In addition to wood, you’ll come across drum shells made from metal or synthetic materials. Types of metals commonly used include brass, steel, and aluminium. Brass has a warmer tone, steel reverberates brightly, while aluminium has a dryer sound. Clear acrylic skins are not just interesting to look at, but also have more punch and projection than wooden drums. Once again, it’s purely subjective.
Unlike drum shells, there’s no argument that drum heads have a huge impact on how you’ll sound. There are two kinds – single or double-ply – and they come in a variety of materials and finishes. One-ply gives you more depth and sustain, suitable for lighter genres like swing, jazz, and soft rock. Double-ply’s pronounced attack and heavier sound goes great with metal and hard rock. If you want a more muffled sound with control, opt for coated heads. Non-coated heads will have a brighter, looser sound.
Resilience notwithstanding, it’s more important to put together a set that just sounds good to you. Browse around, test out different drums, and have fun with it. One of the best things you can do is to make sure your drums are properly tuned and adjusted. Trust us, that’s where you’ll really hear the difference.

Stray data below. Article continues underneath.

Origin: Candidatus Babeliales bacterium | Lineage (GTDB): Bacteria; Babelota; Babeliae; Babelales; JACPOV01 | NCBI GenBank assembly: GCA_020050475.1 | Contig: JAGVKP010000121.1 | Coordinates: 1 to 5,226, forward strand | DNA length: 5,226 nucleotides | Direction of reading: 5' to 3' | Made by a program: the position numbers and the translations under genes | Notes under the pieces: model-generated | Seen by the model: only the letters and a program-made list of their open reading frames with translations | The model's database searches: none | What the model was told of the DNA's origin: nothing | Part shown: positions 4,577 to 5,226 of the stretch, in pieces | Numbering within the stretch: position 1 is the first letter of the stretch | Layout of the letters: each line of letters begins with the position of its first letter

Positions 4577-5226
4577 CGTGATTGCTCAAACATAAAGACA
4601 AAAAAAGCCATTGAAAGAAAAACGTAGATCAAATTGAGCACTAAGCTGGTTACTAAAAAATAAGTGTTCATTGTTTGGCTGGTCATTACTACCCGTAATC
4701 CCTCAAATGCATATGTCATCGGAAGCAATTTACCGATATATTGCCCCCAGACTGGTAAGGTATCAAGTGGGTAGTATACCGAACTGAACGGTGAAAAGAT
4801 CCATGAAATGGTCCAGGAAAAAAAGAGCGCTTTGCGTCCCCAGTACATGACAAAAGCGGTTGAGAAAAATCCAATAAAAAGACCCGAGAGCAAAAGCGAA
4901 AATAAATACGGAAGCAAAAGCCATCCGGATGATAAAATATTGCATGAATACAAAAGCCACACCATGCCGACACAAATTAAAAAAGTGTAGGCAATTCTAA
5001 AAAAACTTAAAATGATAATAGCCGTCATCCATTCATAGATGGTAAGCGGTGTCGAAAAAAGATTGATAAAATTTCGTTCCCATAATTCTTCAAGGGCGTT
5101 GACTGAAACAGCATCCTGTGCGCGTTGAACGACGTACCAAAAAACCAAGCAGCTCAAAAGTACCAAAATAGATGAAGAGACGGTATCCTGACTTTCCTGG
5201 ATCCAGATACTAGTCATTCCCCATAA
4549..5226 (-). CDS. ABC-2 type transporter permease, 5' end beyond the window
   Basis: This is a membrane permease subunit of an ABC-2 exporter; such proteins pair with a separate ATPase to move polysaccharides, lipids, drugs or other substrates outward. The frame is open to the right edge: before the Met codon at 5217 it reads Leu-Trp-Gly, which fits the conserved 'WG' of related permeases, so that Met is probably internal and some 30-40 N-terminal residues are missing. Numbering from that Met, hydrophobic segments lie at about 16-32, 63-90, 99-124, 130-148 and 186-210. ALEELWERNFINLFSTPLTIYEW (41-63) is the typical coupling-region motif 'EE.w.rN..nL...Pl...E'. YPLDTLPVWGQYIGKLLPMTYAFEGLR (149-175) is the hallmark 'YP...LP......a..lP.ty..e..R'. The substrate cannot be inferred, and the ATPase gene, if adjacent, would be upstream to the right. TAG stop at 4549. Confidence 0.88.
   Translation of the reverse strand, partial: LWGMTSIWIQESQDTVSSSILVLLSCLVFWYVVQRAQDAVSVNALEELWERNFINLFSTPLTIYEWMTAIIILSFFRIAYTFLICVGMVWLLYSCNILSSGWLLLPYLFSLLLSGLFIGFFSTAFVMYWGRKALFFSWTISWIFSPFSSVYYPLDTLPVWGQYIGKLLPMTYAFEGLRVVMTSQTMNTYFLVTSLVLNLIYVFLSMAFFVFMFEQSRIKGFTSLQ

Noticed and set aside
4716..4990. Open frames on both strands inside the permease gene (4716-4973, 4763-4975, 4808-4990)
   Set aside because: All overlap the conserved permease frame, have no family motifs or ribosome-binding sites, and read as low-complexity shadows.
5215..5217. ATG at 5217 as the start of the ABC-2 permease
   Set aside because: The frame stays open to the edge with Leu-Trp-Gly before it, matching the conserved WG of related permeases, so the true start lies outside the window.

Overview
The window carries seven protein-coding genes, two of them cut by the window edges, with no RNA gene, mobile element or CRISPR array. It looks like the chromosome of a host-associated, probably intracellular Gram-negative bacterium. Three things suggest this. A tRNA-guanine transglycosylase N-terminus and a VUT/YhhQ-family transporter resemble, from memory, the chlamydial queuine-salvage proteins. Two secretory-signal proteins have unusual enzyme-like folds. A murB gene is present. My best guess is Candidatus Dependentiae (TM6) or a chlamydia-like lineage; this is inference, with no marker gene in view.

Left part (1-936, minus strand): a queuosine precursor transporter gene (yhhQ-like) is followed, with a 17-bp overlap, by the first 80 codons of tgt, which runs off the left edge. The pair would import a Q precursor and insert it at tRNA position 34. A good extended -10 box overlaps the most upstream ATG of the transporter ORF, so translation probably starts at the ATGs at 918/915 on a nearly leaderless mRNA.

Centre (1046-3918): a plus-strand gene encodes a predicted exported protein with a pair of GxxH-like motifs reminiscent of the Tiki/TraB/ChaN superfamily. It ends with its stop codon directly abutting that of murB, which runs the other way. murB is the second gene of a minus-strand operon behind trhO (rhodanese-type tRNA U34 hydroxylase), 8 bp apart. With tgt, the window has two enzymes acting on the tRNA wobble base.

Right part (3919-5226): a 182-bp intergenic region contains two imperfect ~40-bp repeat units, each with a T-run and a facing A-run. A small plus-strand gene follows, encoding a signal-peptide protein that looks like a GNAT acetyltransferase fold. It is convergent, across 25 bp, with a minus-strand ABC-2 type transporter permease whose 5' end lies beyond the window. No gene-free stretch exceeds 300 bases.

Little things go a long way, so don’t forget about good ol’ drum sticks. Granted, there are also brushes, mallets, and rods, but that’s further down the road. For now, all you need to know are ‘S’, ‘B’, and ‘A’ designations. ‘S’ sticks are the heaviest, ideal in situations where you want maximum volume. ‘B’s are lighter and easier to manoeuvre, while ‘A’ sticks weigh the least, making them ideal for intricate movements. It’s entirely down to your comfort and style of play. Just like with drum shells, stick materials can have an impact. Woods, metal, plastic. Just play around with a few and see what works.